My other observation is the new motorway that quickly fills up with cars; however, at least people are getting to their destinations more quickly. Therefore it is not necessarily a bad thing.
Mr Wells: The demand on the service is still as intense if new people are coming forward to replace the more efficient model that you have. You never get to the bottom of the pile because people are coming into the area for treatment because the rumour has got out that there is a particularly efficient model.
Dr Findlay: Yes. I will go back to my earlier remarks about the experience in England. In 2007, hundreds of thousands of patients had been on a waiting list for more than a year. The 92nd percentile waiting times were out to nearly a year. Now, there are only a few hundred patients on the waiting list for more than a year in England, and 92% of the waiting list is well within 18 weeks. There has been an enormous reduction in waiting times in England across the whole country. There has been a step up in GB referrals in that period — 22%, as I said earlier — but it is not out of control. It rose and then it broadly stopped rising. It was a step. I think that a health economist would be a better person to ask, but I am not convinced that there is good evidence of the rationing impact of waiting times.
Mr Beggs: You talked about hospitals needing to react to demand in their plan. Are there good examples of hospitals adapting quickly to that demand? My perception is that generally what happens is that, in the end-of-year monitoring round, money comes and it is just fired off to the private sector for it to deal with rather than the hospitals and consultants putting in additional capacity and overtime for staff.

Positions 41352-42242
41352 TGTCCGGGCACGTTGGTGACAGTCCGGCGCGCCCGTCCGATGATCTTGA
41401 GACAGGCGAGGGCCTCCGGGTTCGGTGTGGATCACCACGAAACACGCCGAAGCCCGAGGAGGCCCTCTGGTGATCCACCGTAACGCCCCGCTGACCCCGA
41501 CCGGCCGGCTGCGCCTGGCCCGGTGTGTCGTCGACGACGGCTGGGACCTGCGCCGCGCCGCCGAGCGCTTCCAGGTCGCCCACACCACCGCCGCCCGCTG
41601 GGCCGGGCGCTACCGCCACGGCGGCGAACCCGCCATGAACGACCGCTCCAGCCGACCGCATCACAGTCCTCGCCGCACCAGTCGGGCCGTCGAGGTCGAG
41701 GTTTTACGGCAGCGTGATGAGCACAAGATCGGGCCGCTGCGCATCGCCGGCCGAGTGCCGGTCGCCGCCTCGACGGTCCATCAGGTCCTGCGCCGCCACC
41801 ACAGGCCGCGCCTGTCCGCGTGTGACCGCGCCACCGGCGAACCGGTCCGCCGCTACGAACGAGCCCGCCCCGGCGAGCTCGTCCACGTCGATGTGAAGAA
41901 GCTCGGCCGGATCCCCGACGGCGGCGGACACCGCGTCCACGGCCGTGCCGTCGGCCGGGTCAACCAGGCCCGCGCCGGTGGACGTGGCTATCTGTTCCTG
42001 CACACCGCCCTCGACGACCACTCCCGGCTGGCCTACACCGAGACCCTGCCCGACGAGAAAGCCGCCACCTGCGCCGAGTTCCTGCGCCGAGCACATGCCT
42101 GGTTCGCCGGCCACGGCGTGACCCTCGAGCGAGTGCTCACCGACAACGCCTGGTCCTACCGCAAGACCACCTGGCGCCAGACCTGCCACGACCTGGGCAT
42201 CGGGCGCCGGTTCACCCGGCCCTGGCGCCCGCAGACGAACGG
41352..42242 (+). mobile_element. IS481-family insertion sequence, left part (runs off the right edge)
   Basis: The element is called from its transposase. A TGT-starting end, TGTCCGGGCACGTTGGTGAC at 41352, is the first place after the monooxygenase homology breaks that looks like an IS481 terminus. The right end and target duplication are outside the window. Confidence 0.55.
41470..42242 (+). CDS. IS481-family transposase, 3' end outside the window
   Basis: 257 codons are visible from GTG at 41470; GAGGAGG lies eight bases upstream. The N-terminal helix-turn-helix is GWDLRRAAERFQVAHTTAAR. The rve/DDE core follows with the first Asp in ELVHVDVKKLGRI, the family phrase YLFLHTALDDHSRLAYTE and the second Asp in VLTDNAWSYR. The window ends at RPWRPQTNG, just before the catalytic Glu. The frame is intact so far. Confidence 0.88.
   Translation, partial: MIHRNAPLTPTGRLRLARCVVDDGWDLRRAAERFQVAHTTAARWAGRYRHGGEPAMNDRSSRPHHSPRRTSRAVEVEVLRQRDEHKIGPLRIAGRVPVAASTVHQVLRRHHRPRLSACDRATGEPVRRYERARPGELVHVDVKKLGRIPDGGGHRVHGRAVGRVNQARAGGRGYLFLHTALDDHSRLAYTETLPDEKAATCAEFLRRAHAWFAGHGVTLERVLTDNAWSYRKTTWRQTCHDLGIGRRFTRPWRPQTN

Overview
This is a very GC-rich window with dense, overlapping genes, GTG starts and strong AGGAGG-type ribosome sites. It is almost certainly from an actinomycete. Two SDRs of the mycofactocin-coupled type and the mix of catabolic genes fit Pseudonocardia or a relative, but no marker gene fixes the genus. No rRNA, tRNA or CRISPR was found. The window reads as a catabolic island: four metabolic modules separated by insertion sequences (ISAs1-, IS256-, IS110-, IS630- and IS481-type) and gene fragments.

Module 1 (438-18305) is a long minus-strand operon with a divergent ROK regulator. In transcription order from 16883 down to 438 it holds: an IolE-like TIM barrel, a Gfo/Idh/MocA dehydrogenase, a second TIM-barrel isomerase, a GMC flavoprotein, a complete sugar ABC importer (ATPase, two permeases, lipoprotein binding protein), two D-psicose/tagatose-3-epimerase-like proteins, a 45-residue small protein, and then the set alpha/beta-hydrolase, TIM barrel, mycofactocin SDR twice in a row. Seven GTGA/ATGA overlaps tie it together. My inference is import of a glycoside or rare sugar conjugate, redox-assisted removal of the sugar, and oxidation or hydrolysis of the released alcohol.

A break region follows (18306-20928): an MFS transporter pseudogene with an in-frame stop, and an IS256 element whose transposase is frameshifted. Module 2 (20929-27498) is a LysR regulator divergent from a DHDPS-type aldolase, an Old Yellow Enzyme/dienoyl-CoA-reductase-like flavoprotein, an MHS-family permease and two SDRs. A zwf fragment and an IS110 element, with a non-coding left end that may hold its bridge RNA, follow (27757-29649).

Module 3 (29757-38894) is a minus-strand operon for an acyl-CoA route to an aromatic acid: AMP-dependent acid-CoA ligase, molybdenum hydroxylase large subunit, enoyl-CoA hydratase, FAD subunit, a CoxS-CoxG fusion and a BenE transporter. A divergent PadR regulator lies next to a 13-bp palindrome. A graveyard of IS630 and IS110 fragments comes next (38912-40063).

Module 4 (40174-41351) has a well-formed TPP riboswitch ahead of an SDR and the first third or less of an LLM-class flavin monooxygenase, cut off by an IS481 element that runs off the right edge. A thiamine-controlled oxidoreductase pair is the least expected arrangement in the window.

Dr Findlay: I recognise that scenario from England and Scotland, but particularly England, where the use of the private sector is more widespread. Most hospitals, certainly in England, could do a better job of planning their baseline capacity in line with demand over all timescales, particularly the six key weeks to a few months into the future timescale, which is when they need to be responding to seasonality and changes.
The use of the private sector is widespread in England, although it is not necessarily an easy option for hospitals. They are losing the income by paying for treatment in the private sector. It may cost more or less, depending on the deal that they have struck. I do not have a view on the merits of public versus private, but I will make one observation about the potential conflict of interests that it puts before the consultant. If the same consultant is operating on a patient in the private sector as would have operated on a patient in the public sector, and the consultant is being paid for that, there is a potential conflict of interest for that consultant that could push them in the direction of maintaining long waiting times.
How do you solve that, if you are using the private sector and it is the same consultants? One option is to try to make sure that it is not the same consultant. It can be difficult to persuade patients to change consultants if they have already met them in clinic. Most, but not all, patients typically say, "I would like to see the nice doctor I saw in clinic, please". Therefore the ideal time to move them is before the first outpatient appointment. Many more patients will agree to move at that stage than after an outpatient's appointment.
Mr McKinney: I had one point, but I now have two, because of the point that Roy made. Does the use of the private sector to get rid of the problem quickly encourage bad practice?
Dr Findlay: What sort of bad practice are you thinking about?
Mr McKinney: Does it encourage bad practice in meaningfully dealing with the problem. You are dealing with something that has erupted, or you are factoring in something to try to eradicate the problem, and you are not dealing with the problem as a whole.